From a service provider perspective, It is hard to say when managed SD-WAN services will hit an important inflection point, and drive revenue, where early SD-WAN revenue has been based on hardware purchases by enterprises that deployed themselves.
It is not hard to see the attraction SD-WAN holds for enterprise buyers. Where an MPLS connection can cost hundreds of dollars a month per Mbps per month per location, an SD-WAN can run over an internet connection costing as little as $7 a month, per Mbps.
Among the issues: increased need to connect branch locations, and an increased reliance on cloud-based apps that run over the internet.
Currently, there are more than 2,000 commercial SD-WAN paying customers, according to IDC. More than 50,000 branches are deployed based on a single SD-WAN product.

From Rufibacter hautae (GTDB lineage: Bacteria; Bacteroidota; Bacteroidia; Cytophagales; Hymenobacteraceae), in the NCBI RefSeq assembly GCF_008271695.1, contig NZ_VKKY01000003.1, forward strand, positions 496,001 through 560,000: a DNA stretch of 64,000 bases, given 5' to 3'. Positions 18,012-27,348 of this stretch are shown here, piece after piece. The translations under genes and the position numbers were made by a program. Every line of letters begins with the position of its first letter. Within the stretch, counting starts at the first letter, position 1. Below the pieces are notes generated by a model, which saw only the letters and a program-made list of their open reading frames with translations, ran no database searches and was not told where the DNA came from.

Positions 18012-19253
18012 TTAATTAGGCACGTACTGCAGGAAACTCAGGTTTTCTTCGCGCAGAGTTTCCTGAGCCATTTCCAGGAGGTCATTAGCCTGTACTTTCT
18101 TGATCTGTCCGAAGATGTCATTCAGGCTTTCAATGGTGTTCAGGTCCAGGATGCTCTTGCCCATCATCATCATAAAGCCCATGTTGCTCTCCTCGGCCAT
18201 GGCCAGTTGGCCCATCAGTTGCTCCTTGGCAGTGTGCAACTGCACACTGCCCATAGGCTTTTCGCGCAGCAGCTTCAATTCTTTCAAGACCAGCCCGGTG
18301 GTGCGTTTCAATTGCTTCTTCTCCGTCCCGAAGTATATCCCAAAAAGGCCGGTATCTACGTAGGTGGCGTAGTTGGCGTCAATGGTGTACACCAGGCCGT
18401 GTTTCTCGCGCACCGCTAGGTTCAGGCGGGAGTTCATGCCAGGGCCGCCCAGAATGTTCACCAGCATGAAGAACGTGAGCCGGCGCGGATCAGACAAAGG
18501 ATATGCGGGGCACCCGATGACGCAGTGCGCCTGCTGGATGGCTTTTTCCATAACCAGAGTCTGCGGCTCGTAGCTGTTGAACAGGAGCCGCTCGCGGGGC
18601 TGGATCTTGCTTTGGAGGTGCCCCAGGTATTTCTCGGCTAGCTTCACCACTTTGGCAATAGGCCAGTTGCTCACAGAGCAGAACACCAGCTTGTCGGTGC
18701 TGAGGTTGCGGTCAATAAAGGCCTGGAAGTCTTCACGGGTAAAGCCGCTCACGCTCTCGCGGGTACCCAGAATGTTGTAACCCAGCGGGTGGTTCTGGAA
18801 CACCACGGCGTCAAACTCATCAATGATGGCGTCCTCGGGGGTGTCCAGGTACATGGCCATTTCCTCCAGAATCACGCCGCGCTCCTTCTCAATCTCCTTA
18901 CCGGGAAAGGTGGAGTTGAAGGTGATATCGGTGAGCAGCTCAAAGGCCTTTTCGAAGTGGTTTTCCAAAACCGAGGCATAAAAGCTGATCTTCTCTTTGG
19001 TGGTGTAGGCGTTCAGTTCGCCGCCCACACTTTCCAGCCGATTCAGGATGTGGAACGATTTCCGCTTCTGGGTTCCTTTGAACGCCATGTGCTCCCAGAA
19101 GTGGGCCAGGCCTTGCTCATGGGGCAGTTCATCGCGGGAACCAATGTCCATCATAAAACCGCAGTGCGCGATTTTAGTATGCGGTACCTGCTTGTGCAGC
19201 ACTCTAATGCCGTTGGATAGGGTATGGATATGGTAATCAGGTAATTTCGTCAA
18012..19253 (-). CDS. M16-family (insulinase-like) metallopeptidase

Still, IDC has estimated that half of the estimated $130 million in sales during 2016 was booked by just two companies, both startups. Most of that revenue was likely generated by hardware sales, not recurring service provider revenue.
Gartner expects that by 2020, SD-WAN sales will be worth about $1.25 billion, representing a 15 percent compound annual growth rate.
At the same time, router sales are expected to drop by 23 percent, and branch office router sales by more than 60 percent by 2020, as 50 percent of all enterprise routers are replaced by SD-WAN.